Scripture presents a God who is sovereign over evil, and thus can promise to one day end all evil, and to work all things (even the worst things) for the good of those who love God and are called according to His purpose (Romans 8:28). This is a great comfort to people who are suffering. But just as importantly, Scripture presents evil as a corruption of God’s ‘very good’ creation. So humans, not God, are blameworthy for evil in the world, because evil was not part of the original creation, but came as a result of Adam’s disobedience.
People want a God who understands their suffering
One of the more powerful portions of the film was a conversation between Mack and ‘Papa’, where he asks where God was when Jesus was on the cross. ‘Papa’ reveals scars on his wrists identical to Jesus’, and says that what Jesus chose to do cost both of them dearly. While this falls under the heresy of patripassianism (the idea that the Father suffered with Jesus on the Cross), the fact that this is so powerful shows us that people want to know that God identifies with their suffering.
Scripture clearly shows that in Jesus’ humanity, He experienced temptation and suffering, and can identify with us. The book of Hebrews has some of the most powerful statements about this. I encourage you to read the entirety of Hebrews 1-5 to grasp how the following verses fit in the author’s larger argument, but note his statements about the temptation and suffering of Christ:
“For it was fitting that he, for whom and by whom all things exist, in bringing many sons to glory, should make the founder of their salvation perfect through suffering” (Hebrews 2:10)
“Therefore he had to be made like his brothers in every respect, so that he might become a merciful and faithful high priest in the service of God, to make propitiation for the sins of the people. For because he himself has suffered when tempted, he is able to help those who are being tempted (Hebrews 2:17–18).
“For we do not have a high priest who is unable to sympathize with our weakness, but one who in every respect has been tempted as we are, yet without sin.” (Hebrews 4:15).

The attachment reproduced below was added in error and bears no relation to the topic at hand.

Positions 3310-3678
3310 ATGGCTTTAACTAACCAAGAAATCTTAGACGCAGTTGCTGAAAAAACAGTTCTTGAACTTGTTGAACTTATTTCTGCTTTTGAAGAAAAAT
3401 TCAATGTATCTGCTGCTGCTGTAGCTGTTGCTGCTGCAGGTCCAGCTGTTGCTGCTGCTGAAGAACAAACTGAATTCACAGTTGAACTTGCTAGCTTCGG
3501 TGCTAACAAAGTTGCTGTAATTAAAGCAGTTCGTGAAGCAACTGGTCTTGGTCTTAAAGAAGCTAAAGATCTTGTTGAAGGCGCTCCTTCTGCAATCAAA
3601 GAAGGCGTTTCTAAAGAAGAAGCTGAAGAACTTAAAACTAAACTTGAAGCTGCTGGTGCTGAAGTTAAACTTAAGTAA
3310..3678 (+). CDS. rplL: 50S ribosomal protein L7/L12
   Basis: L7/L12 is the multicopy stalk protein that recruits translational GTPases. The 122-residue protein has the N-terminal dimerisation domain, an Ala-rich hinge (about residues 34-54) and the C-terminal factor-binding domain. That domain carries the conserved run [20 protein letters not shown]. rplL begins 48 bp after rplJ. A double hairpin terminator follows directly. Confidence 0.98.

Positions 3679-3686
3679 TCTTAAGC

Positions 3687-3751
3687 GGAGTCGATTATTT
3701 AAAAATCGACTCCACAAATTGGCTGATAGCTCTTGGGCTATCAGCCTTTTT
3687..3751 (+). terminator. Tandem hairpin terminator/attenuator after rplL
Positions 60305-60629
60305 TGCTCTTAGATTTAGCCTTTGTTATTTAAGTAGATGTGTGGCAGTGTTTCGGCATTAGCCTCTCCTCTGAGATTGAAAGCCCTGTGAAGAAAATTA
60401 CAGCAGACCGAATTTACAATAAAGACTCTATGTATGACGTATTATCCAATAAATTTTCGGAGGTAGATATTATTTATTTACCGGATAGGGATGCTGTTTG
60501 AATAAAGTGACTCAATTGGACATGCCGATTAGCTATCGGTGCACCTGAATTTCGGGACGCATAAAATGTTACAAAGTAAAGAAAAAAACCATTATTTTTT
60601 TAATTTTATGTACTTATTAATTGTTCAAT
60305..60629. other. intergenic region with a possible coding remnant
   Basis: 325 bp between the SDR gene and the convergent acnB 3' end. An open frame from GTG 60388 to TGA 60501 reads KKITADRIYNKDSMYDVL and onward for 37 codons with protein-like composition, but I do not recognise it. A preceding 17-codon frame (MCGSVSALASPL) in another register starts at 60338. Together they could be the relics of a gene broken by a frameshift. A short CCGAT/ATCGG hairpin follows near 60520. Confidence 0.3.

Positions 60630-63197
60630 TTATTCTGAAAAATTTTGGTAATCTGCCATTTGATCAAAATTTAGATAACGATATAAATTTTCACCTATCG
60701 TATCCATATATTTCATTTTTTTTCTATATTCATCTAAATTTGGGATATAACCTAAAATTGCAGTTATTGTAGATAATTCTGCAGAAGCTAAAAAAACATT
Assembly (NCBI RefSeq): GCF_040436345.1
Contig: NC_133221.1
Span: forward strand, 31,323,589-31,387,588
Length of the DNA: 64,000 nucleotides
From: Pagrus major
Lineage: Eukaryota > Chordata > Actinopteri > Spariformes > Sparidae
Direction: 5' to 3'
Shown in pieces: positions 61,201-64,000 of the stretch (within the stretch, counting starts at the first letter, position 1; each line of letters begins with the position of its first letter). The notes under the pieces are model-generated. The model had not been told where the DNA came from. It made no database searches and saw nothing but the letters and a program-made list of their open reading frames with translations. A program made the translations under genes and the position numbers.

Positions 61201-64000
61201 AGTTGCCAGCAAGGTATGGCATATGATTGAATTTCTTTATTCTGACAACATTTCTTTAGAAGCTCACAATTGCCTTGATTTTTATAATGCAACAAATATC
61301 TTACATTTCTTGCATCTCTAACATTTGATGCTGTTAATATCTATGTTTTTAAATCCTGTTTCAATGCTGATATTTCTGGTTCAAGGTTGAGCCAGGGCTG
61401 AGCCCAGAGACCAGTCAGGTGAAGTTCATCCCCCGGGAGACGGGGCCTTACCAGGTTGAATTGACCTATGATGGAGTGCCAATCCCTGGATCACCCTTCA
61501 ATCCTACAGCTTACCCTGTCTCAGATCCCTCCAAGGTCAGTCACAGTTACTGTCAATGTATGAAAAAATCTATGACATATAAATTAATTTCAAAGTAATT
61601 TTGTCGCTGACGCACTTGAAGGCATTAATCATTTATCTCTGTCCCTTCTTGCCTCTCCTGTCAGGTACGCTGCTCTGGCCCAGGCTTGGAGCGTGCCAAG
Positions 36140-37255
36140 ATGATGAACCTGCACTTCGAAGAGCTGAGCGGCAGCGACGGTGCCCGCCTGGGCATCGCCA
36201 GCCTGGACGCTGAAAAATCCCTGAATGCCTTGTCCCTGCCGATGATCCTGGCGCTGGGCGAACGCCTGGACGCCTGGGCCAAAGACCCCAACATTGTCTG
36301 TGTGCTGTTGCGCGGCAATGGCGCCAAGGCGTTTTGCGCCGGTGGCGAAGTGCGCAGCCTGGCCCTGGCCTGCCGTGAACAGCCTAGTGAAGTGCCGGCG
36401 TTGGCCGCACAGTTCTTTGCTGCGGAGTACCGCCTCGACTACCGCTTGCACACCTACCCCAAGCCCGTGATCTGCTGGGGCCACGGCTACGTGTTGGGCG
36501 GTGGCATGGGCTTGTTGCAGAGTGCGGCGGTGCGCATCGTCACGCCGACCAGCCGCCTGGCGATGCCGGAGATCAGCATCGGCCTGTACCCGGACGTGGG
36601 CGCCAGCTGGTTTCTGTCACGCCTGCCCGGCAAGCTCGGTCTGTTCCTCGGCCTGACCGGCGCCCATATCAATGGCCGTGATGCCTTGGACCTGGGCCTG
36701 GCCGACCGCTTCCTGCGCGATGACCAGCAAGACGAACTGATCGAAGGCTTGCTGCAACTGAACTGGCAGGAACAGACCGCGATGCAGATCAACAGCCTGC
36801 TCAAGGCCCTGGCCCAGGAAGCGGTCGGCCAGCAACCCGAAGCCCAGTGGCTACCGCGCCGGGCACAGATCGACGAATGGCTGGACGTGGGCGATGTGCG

“In the days of his flesh, Jesus offered up prayers and supplications, with loud cries and tears, to him who was able to save him from death, and he was heard because of his reverence. Although he was a son, he learned obedience through what he suffered” (Hebrews 5:7–8).
So we know that God can sympathize with our suffering, because Christ experienced it during His earthly life and ministry.
People want a relational God
Many are drawn to the portrayal of the fellowship between the Persons of the Trinity and their love for and enjoyment of each other. It is misleading to portray the Trinity as three people in relationship because it can never capture the fullness of the relationship between the Persons of the Trinity, because the three Persons are one God. As humans we can never fully comprehend what that’s like.
However, Scripture clearly portrays a deep unity and singularity of purpose between the Persons of the Godhead. During His ministry on earth, Jesus often went away to pray, and the high priestly prayer (John 17) is a glimpse into the relationships within the Trinity.
People want a relationship with God
One theme in The Shack is that the trinity portrayed there invited Mack into relationship with them. And again, there is a kernel of biblical truth there, because through Christ, Christians have a relationship with the Triune God where we are very closely identified with Christ. When we trust in Christ for the forgiveness of our sins through His death and resurrection, we are adopted into God’s family and enjoy the privileges of sonship and close fellowship with God. This will be fully realized at the return of Christ when believers are raised to eternal life, and the entire creation is restored from the effects of sin.
What wasn’t in The Shack
The most troubling error in The Shack’s portrayal of God was the omission of the Gospel. The god of The Shack forgives simply because he/she/they love. But the atonement which makes forgiveness possible is never clearly presented. ‘Papa’ says he/she does not have any wrath, but the God of the Bible must judge sin because He is just. It is only through Christ substitutionary sacrifice in which He paid for the sins of all who would believe that God is able to be both just and merciful in His forgiveness of sinners.
Talking about The Shack
Most of us will probably have friends and family who go to see The Shack, and while we never want to encourage bad theology, this could open up some opportunities to talk about subjects that rarely come up in conversation. If people mention liking the story, ask questions! What did they like about the movie? What did they think about the portrayal of God? Was there anything that struck them as unsatisfying or simplistic? While people often shy away from being ‘preached to’, they are usually very eager to share their views! Then that opens an opportunity for you to respond.
What people are attracted to in The Shack can also help us to emphasize the biblical truth about God. And so, while this was almost surely not the intention of the directors, this could open up tremendous opportunities for Gospel conversations.
This article was taken from http://creation.com/shack-movie-review